Vice Admiral Takeo Kurita surveyed his
powerful Fleet while it lay at anchor at Brunei, Borneo. They just had finished a 1,000 mile journey from Lingga Roads near Singapore as part of the execution of the Japanese SHO
plan, which was put in place anticipating the Americans’ move in the Pacific. He was a taciturn man fully schooled in the traditional Japanese naval officer values. Ever since he
left home to attend the Etijima Academy located on the Inland Sea, he adopted the regimen that emphasized loyalty, discipline, and absolute conformity.
His training, like the other naval officers that came before and after him at the academy, had the following characteristics: (1) the need for
precise orders before executing them, (2) an inability to adopt to unexpected events during battle, (3) a weakness for not seeing an
entire strategic picture but only looking for what was before them, and (4) an extreme aversion to taking risks during the heat of battle. While
at Etijima, he passed an extremely demanding oral interview, a very difficult series of academic and physical tests, and a thorough character check on him and his entire family.
His training at Etijima stressed the attainment of victory through a single, decisive battle with the enemy. The intermural sports at the
academy rewarded cadets who could win with one powerful movement or blow. In the martial art contest of Kendo, victory was awarded to the man who knocked down his opponent with one blow from a four
foot club. In another sport called Botaoshi, a team would win this contest by capturing the other team's flag pole using every means possible.
Therefore, Japanese naval strategy used highly intricate maneuvers that relied upon deception, diversion, and division of the enemy's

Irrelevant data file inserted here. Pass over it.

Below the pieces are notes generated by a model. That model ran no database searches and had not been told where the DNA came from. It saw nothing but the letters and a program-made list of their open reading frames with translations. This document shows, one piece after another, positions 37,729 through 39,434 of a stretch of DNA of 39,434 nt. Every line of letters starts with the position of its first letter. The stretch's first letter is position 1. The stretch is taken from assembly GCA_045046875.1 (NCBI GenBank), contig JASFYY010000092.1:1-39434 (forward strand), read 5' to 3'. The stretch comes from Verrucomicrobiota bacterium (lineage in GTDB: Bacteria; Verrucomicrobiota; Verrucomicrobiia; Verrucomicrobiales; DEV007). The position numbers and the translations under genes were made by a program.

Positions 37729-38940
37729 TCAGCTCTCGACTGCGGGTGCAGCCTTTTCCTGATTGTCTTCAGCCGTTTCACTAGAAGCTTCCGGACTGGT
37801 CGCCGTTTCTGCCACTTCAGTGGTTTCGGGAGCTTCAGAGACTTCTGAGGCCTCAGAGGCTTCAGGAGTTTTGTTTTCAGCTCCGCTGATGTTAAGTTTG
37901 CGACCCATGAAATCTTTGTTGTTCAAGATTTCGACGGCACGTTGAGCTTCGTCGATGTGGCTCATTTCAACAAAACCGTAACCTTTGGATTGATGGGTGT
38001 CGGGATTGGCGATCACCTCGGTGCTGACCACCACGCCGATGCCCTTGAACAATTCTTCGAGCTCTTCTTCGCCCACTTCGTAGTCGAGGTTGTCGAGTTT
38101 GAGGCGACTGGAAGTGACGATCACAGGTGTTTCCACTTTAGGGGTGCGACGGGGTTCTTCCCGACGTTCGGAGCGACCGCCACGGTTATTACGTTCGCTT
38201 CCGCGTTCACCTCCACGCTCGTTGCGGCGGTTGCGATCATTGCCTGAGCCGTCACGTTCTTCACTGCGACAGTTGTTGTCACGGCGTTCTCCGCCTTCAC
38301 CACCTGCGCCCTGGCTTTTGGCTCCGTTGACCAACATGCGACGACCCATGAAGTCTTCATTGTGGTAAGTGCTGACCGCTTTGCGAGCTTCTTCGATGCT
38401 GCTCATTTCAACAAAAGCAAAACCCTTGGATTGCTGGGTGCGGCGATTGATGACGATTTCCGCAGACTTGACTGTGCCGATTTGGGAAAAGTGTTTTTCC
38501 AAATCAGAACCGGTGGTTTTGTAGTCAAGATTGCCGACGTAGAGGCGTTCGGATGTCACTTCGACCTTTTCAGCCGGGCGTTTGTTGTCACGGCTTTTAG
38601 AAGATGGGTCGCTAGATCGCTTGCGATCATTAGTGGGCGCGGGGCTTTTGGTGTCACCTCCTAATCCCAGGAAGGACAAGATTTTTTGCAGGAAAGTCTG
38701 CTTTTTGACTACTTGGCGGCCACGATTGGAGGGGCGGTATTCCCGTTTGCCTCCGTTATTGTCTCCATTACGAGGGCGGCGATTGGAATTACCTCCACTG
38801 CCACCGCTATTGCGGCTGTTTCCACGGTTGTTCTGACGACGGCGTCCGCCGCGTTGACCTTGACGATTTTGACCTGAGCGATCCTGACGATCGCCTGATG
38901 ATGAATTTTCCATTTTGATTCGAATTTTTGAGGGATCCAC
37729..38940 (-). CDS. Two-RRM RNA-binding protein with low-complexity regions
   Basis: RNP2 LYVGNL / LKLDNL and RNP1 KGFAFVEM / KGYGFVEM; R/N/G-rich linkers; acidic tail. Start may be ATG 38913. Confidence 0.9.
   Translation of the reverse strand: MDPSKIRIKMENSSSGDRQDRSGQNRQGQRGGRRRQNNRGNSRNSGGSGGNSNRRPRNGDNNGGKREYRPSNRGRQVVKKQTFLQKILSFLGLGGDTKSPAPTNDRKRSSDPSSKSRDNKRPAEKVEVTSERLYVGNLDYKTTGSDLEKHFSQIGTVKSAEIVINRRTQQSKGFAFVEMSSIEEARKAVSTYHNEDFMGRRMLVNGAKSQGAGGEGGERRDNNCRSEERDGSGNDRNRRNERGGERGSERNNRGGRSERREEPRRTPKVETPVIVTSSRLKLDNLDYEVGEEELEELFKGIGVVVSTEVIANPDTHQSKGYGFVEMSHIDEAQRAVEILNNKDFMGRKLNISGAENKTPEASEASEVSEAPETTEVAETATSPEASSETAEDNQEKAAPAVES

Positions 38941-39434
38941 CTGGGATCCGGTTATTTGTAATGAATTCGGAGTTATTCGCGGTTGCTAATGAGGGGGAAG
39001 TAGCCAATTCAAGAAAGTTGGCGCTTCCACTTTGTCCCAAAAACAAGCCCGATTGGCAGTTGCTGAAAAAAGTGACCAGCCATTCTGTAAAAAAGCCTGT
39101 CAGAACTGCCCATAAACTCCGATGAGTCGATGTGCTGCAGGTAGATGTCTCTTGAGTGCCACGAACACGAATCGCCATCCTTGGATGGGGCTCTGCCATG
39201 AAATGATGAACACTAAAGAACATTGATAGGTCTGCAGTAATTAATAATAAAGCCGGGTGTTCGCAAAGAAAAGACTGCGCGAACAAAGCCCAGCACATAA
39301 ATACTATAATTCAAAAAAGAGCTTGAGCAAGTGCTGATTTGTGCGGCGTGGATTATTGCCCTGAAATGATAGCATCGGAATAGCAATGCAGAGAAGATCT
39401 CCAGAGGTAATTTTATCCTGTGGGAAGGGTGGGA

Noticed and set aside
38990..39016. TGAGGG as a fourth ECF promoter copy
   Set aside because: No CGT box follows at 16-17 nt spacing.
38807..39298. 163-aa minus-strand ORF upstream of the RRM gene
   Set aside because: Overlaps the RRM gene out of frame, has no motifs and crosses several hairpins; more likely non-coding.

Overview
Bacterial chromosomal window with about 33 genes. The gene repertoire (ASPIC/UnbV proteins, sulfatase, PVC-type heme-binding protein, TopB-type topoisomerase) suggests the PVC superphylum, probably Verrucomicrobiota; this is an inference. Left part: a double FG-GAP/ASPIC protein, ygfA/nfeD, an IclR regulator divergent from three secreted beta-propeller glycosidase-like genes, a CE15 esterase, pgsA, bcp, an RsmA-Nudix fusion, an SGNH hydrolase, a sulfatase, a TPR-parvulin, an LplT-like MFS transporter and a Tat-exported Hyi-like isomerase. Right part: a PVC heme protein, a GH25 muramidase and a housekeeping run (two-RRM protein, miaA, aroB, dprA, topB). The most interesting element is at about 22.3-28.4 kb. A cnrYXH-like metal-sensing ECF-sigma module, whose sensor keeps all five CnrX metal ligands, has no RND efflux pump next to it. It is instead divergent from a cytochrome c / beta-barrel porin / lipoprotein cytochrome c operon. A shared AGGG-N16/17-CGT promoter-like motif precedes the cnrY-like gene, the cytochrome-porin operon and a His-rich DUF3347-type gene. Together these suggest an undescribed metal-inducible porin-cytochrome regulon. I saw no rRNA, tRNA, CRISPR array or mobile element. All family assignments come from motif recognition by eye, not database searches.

forces to open a path to deliver one decisively powerful victorious blow. The Battle of Midway was an excellent example of this strategy
where the Japanese tried to lure the American carriers into a position where the Japanese Fleet could destroy the entire American fleet in a
single battle. There was never any consideration given to using the strategy of wearing down an opponent by a series of confrontations
that would eventually dissipate the enemy's resources so the only path for him would be surrender.
After graduation, Kurita served on destroyers and cruisers while eventually rising to command a force protecting invasion transports in
the Dutch East Indies. He led the bombardment group that was assigned to protect Japanese invasion forces at Midway. On October 14, 1942, he participated bombarding the American Marines on
Guadacanal. Kurita received promotion and commanded the Second Fleet at the Battle of the Philippine Sea.
During his naval service, Kurita adopted the normal Japanese capacity for ultra-conservative tactics and a disturbing tendency to always
doubt the success of any mission he had been assigned. This resulted in behavior which resulted in timidity, indecisiveness, and irresolution.
During the campaign at Guadacanal, he retreated when four American torpedo boats charged his ships. At the Battle of the Philippine Sea, he
was one of the first senior officers to advocate retreat. Then, it should not surprise anyone that he doubted his chances of success executing
the SHO plan at Leyte Gulf. His powerful force was ordered to attack enemy transports without the benefit of air cover. Before he ever left
Brunei, he was already prepared to retreat when confronted by daring attacks.
And he would do that when confronted by the incredibly courageous onslaught of Taffy 3’s destroyers, destroyer escorts and escort carrier
aircraft off the island of Samar.